## What is beyond Newton's and Einstein's discoveries?

A forum set up for physics questions from students in the courses PHYS1121, 1131, 1221 and 1331 at the University of New South Wales. It is intended for questions that cannot readily be answered in class,
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Boris Lagutin

### What is beyond Newton's and Einstein's discoveries?

What is a base for Newton's and Einstein's discoveries? Why do the laws discovered by them work? Why do we use only Length and Time (just Length's variation) to explore the world? Whether our understanding of the reality would change if we used other cognitive categories other than Length and its derivatives like Time, distance, size etc.? Would we build principally other technologies by using other metrics?
Last edited by Boris Lagutin on Wed Mar 09, 2016 10:57 pm, edited 1 time in total.
joe
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Location: Sydney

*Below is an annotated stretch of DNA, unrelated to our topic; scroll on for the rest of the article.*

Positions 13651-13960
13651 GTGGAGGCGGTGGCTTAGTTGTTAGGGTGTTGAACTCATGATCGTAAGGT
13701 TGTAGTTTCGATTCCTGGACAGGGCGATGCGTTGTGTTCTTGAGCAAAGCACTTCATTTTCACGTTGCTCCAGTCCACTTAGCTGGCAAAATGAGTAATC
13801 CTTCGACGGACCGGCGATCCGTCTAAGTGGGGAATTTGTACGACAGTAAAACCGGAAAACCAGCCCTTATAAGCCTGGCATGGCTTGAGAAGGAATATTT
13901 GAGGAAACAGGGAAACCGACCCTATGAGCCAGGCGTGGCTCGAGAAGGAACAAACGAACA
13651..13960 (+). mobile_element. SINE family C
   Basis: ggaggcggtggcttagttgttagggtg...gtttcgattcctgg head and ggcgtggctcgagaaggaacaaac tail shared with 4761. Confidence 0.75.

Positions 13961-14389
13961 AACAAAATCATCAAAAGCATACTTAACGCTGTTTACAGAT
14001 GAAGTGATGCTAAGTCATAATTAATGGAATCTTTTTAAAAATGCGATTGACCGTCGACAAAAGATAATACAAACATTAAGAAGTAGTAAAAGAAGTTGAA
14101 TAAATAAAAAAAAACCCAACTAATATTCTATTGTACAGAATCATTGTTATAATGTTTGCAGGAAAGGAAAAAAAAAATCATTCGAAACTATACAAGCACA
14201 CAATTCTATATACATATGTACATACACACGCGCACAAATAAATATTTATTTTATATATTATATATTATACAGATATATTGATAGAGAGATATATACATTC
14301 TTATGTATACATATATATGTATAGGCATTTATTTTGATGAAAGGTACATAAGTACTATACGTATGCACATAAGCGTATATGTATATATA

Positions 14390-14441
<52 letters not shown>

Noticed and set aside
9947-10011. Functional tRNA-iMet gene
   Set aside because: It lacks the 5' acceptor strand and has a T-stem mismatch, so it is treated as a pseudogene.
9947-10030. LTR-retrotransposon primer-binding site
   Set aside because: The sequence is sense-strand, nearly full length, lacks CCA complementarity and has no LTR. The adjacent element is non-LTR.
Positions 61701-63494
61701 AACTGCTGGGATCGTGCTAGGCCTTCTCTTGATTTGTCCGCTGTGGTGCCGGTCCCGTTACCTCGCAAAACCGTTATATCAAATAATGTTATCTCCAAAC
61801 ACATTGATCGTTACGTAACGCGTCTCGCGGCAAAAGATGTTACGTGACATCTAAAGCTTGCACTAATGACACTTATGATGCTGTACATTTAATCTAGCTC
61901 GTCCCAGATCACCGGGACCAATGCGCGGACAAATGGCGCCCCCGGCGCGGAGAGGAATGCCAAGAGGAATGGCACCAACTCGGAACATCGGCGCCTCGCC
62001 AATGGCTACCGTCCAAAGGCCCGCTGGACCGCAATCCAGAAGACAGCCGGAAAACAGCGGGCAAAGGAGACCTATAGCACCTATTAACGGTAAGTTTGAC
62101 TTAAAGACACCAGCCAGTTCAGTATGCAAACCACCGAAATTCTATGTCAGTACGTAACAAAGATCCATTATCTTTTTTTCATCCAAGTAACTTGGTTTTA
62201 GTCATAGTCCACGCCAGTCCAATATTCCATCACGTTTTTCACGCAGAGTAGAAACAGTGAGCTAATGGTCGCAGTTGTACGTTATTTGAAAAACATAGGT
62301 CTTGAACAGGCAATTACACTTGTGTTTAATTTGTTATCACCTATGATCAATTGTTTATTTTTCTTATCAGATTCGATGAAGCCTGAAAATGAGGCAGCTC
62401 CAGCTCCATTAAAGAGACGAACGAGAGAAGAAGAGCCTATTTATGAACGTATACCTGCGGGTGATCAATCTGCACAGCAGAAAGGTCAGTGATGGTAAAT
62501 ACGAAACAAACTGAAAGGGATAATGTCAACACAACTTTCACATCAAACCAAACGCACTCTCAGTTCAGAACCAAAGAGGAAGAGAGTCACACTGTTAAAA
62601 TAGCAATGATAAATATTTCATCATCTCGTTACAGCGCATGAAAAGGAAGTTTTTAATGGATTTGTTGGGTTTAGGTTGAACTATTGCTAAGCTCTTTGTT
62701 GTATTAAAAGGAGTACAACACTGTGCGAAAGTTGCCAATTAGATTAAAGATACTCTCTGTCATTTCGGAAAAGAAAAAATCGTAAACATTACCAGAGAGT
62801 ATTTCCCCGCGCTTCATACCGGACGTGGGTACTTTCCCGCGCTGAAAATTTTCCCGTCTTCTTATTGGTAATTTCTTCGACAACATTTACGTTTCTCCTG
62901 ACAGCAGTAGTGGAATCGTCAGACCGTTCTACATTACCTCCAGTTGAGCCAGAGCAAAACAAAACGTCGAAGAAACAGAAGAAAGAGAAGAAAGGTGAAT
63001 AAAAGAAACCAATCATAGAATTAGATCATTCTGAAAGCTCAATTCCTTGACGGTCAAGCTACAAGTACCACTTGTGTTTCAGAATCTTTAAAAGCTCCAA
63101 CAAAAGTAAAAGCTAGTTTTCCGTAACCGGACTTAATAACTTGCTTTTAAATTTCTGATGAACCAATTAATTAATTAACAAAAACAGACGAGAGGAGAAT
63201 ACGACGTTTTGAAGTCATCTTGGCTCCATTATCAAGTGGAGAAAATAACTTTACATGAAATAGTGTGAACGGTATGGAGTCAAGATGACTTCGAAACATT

### Re: What is beyond Newton's and Einsteins's discoveries?

In one sense, they work (to the extent that they do) because they are descriptions, or rather: they are generalisations from many observations. Generations of researchers make successively more general descriptions. e.g.
- all objects fall down.
- all objects less dense than air fall down
- all objects less dense than air and with less kinetic energy per unit mass than an escape value fall down

Length and time are also descriptive. My favourite book on this is Ian Hinkfuss: "Space, time and language"
These descriptions don't work at the Planck scale
http://www.phys.unsw.edu.au/einsteinlig ... Planck.htm

Joe
Boris Lagutin

### Re: What is beyond Newton's and Einsteins's discoveries?

Thank you, Joe. I am talking of cognitive means to explore and describe the world. Yes. All objects fall down in according to gravity. We see it but how we describe and explore it. We can use length (separation method: we separate space into imaginary pieces). If I don't mistake all Newton's mechanics and calculus are built on length and, if it is possible to say, so-called its derivatives (distance, time etc.). Sometimes I reason of why don't try to explore and describe different real processes by using other means different from length and its so-called "derivatives". Learning the Special Theory of Relativity I got some intuitive thoughts about that.